Continuous insulation has established itself as the industry standard for achieving optimum building performance. And in most regions, CI is raising the bar on energy efficiency and high-performance solutions for buildings.
As building codes and requirements continue to trend toward greater attention to higher efficiency requirements, contractors are recognizing how insulation plays into the wall performance of a building. To better explain how CI enhances the energy efficiency of wall systems, here is the why, what, where, and when.
Why: Using CI to Increase Energy Efficiency in Wall Systems
As defined by the U.S. Department of Energy and model building codes, “continuous insulation” is insulation that runs continuously over structural members and is free of significant thermal bridging. It is installed on the interior or exterior, and is integral to any opaque surface of the building envelope.
Although CI can serve a number of different roles when incorporated into a building structure, most importantly, it eliminates or greatly reduces the existence of thermal bridges. Thermal bridging occurs when a poorly insulating material allows an easy pathway for heat flow across the thermal envelope. Thermal bridging in buildings can reduce energy efficiency, create indoor heating and/or cooling problems, and even lead to condensation issues. Therefore, reducing the risk of thermal bridging not only cuts down on energy costs, but also can reduce condensation that could cause mold, rot, and rust, and harm indoor air quality.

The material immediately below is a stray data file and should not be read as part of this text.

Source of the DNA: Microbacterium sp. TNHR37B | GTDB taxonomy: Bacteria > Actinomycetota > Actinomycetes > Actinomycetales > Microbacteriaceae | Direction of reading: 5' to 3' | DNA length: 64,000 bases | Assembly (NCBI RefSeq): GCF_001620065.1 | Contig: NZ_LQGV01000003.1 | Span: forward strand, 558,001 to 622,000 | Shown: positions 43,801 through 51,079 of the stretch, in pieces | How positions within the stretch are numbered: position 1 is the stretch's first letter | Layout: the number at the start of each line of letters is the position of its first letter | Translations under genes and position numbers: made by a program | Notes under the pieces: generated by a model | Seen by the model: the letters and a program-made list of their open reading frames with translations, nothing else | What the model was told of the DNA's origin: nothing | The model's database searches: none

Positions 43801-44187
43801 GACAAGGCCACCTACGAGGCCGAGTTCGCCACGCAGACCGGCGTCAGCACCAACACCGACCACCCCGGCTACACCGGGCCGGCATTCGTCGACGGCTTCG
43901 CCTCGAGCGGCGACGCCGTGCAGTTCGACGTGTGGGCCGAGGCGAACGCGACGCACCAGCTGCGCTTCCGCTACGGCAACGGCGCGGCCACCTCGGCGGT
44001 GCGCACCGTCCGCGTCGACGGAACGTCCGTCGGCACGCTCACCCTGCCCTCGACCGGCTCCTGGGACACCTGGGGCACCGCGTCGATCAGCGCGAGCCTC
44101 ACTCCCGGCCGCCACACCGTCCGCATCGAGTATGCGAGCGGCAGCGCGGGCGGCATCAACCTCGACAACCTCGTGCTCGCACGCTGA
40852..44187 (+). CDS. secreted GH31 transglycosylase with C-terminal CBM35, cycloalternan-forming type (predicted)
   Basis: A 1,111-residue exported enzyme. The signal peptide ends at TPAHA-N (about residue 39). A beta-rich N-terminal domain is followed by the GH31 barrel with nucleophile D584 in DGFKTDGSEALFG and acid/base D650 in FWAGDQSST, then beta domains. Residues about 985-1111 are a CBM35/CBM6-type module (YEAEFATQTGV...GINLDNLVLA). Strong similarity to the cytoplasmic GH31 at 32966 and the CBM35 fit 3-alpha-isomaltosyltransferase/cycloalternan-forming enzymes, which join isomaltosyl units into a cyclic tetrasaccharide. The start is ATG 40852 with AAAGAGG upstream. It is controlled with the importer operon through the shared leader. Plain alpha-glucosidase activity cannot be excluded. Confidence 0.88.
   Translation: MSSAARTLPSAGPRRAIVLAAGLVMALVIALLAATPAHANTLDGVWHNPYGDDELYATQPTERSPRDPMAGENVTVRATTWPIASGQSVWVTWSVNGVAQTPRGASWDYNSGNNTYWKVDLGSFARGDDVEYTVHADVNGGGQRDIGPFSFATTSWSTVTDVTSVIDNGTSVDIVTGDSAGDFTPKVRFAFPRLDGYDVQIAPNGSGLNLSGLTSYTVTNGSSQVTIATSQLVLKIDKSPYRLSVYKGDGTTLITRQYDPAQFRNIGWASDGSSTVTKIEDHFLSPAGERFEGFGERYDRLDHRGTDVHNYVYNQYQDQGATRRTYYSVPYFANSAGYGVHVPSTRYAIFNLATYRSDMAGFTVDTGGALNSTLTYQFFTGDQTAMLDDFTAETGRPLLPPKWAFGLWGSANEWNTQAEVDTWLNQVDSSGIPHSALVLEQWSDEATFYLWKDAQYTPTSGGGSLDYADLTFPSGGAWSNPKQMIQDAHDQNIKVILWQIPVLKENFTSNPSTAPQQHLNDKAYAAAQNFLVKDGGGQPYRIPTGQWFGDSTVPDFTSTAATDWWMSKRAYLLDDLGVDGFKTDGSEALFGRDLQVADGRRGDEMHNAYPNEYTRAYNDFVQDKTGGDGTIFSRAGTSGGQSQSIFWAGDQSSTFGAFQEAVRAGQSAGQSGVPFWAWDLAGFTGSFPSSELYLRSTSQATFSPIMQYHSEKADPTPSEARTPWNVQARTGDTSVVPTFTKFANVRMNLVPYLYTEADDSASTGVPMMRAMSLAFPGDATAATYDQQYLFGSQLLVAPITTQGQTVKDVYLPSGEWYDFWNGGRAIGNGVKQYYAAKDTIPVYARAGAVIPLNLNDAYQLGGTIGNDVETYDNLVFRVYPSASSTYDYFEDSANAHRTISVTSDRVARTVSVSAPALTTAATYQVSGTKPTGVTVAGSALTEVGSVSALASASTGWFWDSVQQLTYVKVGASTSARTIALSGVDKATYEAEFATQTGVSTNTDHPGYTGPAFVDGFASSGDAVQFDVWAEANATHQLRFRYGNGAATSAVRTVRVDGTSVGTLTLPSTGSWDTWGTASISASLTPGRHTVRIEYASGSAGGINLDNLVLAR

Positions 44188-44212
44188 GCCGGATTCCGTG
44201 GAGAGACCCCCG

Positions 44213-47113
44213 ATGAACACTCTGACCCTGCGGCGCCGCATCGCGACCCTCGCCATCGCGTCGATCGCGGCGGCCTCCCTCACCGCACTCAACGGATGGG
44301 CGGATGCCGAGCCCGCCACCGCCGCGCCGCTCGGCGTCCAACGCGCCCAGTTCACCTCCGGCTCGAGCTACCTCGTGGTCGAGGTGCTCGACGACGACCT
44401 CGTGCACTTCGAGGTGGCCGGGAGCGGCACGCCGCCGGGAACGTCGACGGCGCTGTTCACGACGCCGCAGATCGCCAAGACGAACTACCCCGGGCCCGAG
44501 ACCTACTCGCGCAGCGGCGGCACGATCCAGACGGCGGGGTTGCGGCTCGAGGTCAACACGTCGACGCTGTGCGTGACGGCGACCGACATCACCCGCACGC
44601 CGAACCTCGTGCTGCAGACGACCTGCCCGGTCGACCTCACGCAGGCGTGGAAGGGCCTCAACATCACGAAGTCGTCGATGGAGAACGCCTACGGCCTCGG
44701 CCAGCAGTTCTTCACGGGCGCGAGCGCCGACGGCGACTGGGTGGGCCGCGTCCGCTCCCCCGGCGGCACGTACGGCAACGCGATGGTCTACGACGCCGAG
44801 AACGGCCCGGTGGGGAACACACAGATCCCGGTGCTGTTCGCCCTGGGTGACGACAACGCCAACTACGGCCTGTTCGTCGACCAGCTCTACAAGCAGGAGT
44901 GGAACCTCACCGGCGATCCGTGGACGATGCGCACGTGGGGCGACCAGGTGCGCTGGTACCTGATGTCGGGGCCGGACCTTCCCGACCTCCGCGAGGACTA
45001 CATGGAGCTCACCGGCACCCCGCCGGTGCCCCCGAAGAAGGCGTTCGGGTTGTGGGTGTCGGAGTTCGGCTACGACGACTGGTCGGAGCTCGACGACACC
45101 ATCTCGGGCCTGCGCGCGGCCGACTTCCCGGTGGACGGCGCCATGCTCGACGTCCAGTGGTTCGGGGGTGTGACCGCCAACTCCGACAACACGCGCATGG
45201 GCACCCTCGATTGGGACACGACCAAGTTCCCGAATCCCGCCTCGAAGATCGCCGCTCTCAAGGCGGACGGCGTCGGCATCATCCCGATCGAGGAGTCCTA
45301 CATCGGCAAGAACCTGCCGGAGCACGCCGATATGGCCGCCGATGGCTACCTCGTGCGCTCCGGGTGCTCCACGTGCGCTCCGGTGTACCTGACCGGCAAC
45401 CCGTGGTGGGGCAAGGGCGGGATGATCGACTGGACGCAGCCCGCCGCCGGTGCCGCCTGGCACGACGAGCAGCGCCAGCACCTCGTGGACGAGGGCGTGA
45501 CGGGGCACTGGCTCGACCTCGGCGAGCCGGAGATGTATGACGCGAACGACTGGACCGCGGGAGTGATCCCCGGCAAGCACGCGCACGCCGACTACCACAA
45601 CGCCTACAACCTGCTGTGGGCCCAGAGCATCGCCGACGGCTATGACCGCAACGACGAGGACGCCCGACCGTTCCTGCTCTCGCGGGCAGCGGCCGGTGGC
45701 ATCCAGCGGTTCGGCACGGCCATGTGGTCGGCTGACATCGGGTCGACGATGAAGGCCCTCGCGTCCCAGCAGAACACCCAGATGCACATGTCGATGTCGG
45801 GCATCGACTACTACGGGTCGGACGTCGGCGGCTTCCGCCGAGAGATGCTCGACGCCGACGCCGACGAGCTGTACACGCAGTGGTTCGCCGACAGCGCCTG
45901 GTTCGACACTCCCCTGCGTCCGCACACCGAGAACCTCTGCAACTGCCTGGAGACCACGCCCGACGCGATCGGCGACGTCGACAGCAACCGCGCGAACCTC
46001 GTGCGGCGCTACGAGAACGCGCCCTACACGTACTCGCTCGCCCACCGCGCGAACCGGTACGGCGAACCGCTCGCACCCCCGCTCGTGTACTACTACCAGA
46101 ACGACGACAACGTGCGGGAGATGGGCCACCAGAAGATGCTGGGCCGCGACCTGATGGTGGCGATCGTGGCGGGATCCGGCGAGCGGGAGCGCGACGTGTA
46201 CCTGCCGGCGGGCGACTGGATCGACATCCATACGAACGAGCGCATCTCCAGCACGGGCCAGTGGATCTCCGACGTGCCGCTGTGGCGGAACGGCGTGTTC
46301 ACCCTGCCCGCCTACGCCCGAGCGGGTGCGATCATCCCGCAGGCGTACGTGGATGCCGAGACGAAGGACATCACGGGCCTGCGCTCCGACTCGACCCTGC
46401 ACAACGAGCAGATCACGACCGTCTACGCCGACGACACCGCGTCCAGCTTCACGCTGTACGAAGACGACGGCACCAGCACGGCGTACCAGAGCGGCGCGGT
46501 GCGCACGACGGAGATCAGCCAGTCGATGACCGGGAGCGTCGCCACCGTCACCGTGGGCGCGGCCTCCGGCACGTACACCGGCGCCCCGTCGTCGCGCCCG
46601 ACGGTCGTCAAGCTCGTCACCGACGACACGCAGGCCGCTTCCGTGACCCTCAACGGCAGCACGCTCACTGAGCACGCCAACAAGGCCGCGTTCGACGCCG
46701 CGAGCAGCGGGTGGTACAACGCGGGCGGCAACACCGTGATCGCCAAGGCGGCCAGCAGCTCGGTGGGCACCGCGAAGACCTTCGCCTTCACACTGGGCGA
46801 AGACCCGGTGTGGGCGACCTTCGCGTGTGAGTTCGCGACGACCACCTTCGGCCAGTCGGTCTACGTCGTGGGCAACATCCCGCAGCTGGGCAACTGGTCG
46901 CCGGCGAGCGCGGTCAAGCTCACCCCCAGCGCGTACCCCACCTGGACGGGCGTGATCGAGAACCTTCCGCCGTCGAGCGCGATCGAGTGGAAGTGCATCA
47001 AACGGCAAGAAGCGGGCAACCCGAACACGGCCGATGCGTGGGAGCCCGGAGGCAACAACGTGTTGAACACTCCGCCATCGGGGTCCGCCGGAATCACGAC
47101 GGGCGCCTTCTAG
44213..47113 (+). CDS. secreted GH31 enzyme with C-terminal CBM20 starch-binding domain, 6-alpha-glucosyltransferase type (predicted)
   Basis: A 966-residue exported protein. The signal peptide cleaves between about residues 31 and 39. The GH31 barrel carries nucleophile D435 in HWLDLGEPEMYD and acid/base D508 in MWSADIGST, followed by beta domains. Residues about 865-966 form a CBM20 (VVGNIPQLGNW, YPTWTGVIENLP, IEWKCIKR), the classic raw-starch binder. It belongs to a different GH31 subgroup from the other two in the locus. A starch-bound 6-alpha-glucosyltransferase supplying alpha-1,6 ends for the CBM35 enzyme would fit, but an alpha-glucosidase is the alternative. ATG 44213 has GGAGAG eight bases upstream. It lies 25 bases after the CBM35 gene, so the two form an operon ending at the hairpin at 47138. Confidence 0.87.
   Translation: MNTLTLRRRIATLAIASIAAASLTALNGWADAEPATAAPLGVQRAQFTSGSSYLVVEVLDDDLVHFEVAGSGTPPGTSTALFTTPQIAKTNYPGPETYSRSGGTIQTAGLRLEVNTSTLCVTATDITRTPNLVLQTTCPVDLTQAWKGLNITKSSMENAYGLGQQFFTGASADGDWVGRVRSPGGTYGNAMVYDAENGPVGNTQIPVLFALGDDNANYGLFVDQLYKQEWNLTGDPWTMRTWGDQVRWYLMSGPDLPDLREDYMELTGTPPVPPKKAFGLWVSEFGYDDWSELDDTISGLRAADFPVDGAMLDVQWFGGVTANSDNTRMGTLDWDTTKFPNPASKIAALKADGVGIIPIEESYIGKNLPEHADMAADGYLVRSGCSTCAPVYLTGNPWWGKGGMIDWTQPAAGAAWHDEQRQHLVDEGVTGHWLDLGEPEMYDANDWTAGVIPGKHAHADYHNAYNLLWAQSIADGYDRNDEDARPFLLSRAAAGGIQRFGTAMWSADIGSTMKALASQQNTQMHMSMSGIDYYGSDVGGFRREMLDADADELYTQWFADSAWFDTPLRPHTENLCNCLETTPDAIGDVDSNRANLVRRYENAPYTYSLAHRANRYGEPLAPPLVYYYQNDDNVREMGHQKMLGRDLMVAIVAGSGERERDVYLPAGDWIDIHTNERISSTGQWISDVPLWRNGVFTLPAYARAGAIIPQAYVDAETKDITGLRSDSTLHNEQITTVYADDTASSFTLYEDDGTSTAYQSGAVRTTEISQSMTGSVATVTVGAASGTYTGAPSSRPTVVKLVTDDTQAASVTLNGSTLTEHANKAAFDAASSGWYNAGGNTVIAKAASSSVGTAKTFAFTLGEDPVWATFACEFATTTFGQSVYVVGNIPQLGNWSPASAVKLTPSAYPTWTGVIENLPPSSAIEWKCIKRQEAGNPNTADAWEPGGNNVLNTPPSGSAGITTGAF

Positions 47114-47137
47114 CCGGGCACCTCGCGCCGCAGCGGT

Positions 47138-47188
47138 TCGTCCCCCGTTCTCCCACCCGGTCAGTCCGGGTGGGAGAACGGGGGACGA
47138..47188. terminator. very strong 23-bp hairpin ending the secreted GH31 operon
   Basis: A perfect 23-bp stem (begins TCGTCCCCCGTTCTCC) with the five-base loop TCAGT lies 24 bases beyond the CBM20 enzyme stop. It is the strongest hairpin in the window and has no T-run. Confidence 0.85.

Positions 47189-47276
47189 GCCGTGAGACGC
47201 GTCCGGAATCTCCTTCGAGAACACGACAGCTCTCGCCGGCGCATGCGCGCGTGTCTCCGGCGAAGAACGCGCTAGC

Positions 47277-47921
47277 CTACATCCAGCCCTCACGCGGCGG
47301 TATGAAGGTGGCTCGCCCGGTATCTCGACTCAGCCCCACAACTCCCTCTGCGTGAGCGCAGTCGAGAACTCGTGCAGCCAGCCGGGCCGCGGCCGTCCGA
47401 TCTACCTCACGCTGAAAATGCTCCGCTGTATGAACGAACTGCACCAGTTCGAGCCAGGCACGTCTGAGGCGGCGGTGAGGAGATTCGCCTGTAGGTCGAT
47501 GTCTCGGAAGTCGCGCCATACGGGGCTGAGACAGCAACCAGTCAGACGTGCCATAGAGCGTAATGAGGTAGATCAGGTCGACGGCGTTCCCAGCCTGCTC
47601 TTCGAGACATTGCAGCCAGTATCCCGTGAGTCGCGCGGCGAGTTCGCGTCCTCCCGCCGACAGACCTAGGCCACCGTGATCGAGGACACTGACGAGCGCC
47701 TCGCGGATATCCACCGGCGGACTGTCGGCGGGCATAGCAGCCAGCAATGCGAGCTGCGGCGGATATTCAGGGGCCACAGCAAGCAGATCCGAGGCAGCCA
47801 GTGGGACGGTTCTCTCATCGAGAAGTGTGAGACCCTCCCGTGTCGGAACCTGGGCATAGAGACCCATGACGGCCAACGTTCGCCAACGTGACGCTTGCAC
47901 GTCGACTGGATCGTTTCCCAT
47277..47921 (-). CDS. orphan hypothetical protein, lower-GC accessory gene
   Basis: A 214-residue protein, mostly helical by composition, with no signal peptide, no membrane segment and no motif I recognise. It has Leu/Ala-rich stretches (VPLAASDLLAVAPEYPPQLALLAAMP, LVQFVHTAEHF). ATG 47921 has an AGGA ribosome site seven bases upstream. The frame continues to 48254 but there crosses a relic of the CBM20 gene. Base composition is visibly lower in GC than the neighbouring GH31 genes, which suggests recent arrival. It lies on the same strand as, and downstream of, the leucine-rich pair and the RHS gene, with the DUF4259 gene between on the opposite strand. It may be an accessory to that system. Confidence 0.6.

The most common thermal bridges, and what are addressed by most codes, are thermal bridging through framing. Although steel is the most obvious offender, wood framing can also hurt wall thermal performance. For example, in a typical framed wall, framing can easily account for 25 percent or more of the wall area allowing heat to easily flow through the structure and reduce energy efficiency.
Other structures, such as balconies, slab edges, awnings or porte-cochères, have elements that can also contribute to thermal bridging. These can be effective in taking the heat out of a building and ejecting it into the surrounding air, resulting in high heating costs and cold floors.
Other benefits of CI? Certain CI materials can also act as air barriers and water-resistive barriers when integrated with window and door details. Other materials can satisfy structural, green building, or fire requirements, while also addressing practical needs such as cladding installation.
What: The Right Product Mix for Optimal Wall Performance
Determining the proper amount and type of continuous insulation to use for a given project might seem challenging, especially when considering how the overall insulation and air barrier system can help manage condensation and heat transfer.
When selecting the product that will best achieve your CI goals, thickness is often a critical consideration. As CI materials get thicker (to meet code requirements), this can lead to other issues in the project, including fastener length, cladding attachments, and integration with flashings, and door and window jambs. Therefore, identify the product that meets the building requirements at a minimum thickness. One popular concept is to incorporate foam plastic insulating sheathing (FPIS), a widely used and cost-effective product, into the wall assembly.